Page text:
UPDATE (MAY 29, 2020 4:55 p.m.):
MORGANTOWN, W.Va. – The Monongalia County Health Department issued a release on Friday stating that all of the 1,000 free COVID-19 tests administered last week by the health department and the West Virginia National Guard came back negative.
“We are happy that a variety of individuals came out for free testing and we are happy to report this outcome,” said Dr. Lee B. Smith, MCHD executive director and county health officer.
The release stated that the testing, which took place at the Big Lots Parking lot on May 22 and Mountainview Elementary and the WVU Coliseum on May 23, was done in accordance with an order from Governor Jim Justice to provide free COVID-19 testing in specific counties to vulnerable populations, including minorities and those with special needs and/or without primary health care providers.
Health officials said that of the participants, 81.5% identified as white; 8.2% identified as black or African-American; 5.3% identified as Asian; 2.1% identified as multi-ethnic; 1.8% identified as Hispanic and in 1.1% of the tests, that information was not given.
“The governor was looking to have minority communities well represented,” Smith said. “In Monongalia County the African American population is about 3.4 percent who identify in that category and we had 8.2 percent identified themselves as African American. We were very pleased with the turnout and I am very happy.”
In terms of age ranges, 22.1% of the individuals were between the ages of 60 and 69, the highest percentage of any age range. In a statistical dead heat were three other age categories: 20-29, 14.7%; 70-79, 14.6% and 50-59, 14.1%.
Individuals ages 40-49 were the next highest group at 12.4%; those ages 30-39 represented 11.3% of those tested. The remaining age groups of those tested were 80-89, 3.8%; 10-19, 3.5%; 0-9, 2.1% and 90-plus, 0.8%. Five individuals, or 0.5%, did not provide an age.
The release detailed that testing was organized within a week’s notice and was pulled off with 42 individuals on May 22 at one location and 63 individuals at two locations on May 23.
“We are very pleased with these negative test results, but people still need to be aware that we still have COVID-19 in the county and that everyone should exercise the proper precautions to avoid getting it,” Dr. Smith said.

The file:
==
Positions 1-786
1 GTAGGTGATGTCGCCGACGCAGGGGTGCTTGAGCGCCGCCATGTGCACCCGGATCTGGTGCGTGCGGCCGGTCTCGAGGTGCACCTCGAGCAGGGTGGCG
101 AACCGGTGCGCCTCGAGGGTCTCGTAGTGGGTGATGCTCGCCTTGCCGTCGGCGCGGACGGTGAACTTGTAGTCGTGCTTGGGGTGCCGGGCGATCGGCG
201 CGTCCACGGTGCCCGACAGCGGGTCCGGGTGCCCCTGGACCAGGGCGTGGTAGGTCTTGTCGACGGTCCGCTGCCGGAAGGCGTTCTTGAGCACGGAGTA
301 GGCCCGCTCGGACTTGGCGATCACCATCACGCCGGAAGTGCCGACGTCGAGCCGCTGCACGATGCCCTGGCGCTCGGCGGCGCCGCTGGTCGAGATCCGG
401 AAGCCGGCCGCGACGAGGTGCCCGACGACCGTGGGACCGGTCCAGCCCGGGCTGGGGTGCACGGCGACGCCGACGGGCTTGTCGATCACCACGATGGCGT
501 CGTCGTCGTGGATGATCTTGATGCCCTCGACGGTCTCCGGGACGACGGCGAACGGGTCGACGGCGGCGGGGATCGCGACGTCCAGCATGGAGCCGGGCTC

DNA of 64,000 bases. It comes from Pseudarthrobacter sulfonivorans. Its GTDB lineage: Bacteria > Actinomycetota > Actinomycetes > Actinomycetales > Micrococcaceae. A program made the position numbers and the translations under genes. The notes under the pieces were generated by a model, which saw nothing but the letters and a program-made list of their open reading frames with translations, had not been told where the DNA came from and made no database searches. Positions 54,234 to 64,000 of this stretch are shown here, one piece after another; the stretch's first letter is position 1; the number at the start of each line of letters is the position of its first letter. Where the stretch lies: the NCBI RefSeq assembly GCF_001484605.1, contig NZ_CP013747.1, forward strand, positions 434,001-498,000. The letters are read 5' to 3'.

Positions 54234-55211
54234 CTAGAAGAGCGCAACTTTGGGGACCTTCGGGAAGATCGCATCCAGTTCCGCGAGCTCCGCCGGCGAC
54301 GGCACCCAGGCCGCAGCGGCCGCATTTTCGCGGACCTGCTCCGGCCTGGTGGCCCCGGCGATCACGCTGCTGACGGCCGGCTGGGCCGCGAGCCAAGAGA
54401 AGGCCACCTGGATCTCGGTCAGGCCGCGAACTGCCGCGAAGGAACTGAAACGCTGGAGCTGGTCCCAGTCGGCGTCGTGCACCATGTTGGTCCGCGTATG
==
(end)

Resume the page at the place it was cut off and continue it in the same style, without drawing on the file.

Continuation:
Health officials said that those precautions include wearing a mask in public, maintaining a social distance of six feet from others and washing hands frequently for 20 seconds with warm water and soap.
Monongalia County continues to open back up under Gov. Justice’s plan, The Comeback, but a spike in COVID-19 cases could result in a reversal of some of those trends, according to the release.
“If we see increasing number of COVID-19 cases, then commerce may slow, halt or return to closure of all but essential services,” Dr. Smith said. “We are dependent upon everyone’s cooperation to prevent a rise in the number of positive cases. Everyone in our county is in this together. We need to be reasonable in our decision making and remember that it is our actions that will determine how quickly things open up.”
As of May 4, the state has been under a “Safer at Home” order that lifted the restrictions of the March 24 “Stay at Home” order, in which residents were asked only to go out for essential jobs or essential errands.
“But at least 1 in 4 individuals with COVID-19 do not have symptoms, which can include fever, dry cough and trouble breathing,” Dr. Smith said. “Also, individuals with COVID-19 can shed the virus, and therefore spread the illness, before they develop symptoms. So, we really want to emphasize that people should be cautious when they are out and about.”
The MCHD is examining opportunities for additional testing, especially in vulnerable populations, according to the release.
“I am personally of the hope that we can do testing in other vulnerable populations,” Dr. Smith said. “For example the homeless and those with substance use disorder because we don’t really have good data or statistics on those and I think it would be really important to try and identify if these people are at risk or not.”
This weekend marks day 70 for MCHD’s response. Dr. Smith expressed his appreciation for the unsung heroes of public health. These include first responders, first receivers, the West Virginia National Guard, Monongalia County Commissioners, the justice system, Monongalia County Sheriff’s Office, politicians, emergency management, hospital staff and management, peer recovery coaches and everyone who has been on the front lines or in support of this response.
“It has been a team effort, and we at the health department want to thank everyone who has provided assistance to us,” Dr. Smith said.
To show support for his staff, county officials, the National Guard and all others who have been helping to wage the fight against COVID-19, Dr. Smith held an ice cream social at MCHD on Friday afternoon.
Dr. Smith said the fight against the pandemic is not over, but that he would like to celebrate the great amount of progress the county has made thus far. The well-attended event featured piñatas in the shape of the COVID-19 virus that were smashed by different departments of MCHD and other attendees.